It’s an almost unthinkable action. Turn off my TV?!? But, my Wii, NetFlix, and DVD player are hooked up to my TV. That’s where we spend family time. That’s where I get my break from life. That’s where… well, you’ve heard all the excuses.
So, what is Turn Off TV Week, you ask? It is best summed up at:
As promised, let’s discuss the pros of turning off the idiot box. Firstly, you have some time and piece-and-quiet to think. OMG!, right? Thinking is for nerds. And, you my friend, are not a nerd. While it’s true that you are less nerdy than, say, Professor Frink (The Simpsons), you are still self-respecting enough to dust off the ol’ think machine upstairs and crank ‘er up. Thinking is dangerous! People like Ai Weiwei are fully aware of the dangers of individual thought. Who is Ai Weiwei?!? Perhaps you watch too much TV or the wrong kind.
A second pro to turning off your TV is the time you might better spend talking to your children, or dare I say, to your parents. I know. It’s a scary thought speaking to those crazy teens and even crazier adults, but it’ll get easier. I remember when my parents used to shut the TV off, call us to the table for dinner, say a prayer, and ask us that anxiety ridden question: What did you do in school today? *School? I don’t know what I did in school today. Wait. Don’t say that. They’ll ground you for not paying attention.* I would think that as quickly as I could, then tell them the first thing that popped into my brain. “I ate the lunch Mom packed for me.” Crazy teens. “Oh yeah, I drew a portrait of John Lennon that is going to be in the regional art show.” My parents always liked to hear about our successes, and I liked to leave out anything that wasn’t a success. BTW, that portrait of Lennon went on to win Best of Show in the regional art exhibit. If I didn’t have successes that day, I would suddenly become interested in how my parents jobs were going. “Oh, not too much. We learned something new in math. How has work been going Dad/Mom?” It worked out pretty well.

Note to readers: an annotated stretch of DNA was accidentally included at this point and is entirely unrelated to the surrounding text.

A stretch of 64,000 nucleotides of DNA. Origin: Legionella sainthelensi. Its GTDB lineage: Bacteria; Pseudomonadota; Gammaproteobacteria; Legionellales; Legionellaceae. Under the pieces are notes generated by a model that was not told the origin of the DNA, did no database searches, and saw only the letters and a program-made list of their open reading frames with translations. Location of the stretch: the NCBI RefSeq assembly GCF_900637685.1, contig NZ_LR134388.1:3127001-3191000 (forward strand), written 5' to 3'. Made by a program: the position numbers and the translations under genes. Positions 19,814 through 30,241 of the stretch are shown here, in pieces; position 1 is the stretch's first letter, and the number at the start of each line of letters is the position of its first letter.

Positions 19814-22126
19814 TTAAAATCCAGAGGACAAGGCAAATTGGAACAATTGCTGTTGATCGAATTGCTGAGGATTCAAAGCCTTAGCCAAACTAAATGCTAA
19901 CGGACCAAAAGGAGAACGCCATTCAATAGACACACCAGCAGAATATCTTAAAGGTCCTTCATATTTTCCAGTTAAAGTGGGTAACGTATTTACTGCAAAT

Yet another point, turning off the TV gives you time to do things you might enjoy doing. It’s hard for me to write or create artworks when the TV is blaring. I’ll shut it off (after a long search for the remote) and turn on Pandora. It’s so much easier to be a creative citizen without the shiny, bright, loud, obnoxious, insidious plague called TV. When I finally find the remote, as opposed to walking five feet to the TV and manually turning it off, I get so many wonderful things accomplished. I remember that a few weeks into my first year of college I tried this experiment. I imposed a time limit on TV and would shut it off at 8:30 every evening (until Conan came on). Not only did my grades improve, but I had the most prolific phase of my artistic career and learned to play guitar. Those were feats my friends responded to with my least favorite phrase, “I wish I could do that”. I would grind my teeth and remind them that at one point I was not able to, but put effort in, and un-magically became ABLE TO.
Ah, the TV. At it’s best, a way to see new ideas, yet not experience them. At it’s worst, a brain softener. But we love it and it’s harder to ignore than the crazy teen you’re trying to get to focus on grades or the nagging parents you’re trying to avoid. Yep, we love it… and it cares nothing for us. Shut it off for seven days and see what happens.
Great links on this topic:
Go out and start a club, go hiking, play a board game, create a new board game, skate, bike, run, throw a football or Frisbee, play a sport, draw, paint, sculpt, read, cook, talk to your kids or parents. What else can you think of that is easier to do when you turn the TV off? Go out and do it. Keep a journal of the great things you do when you turn off the tube. Then, share with our readers what you have done.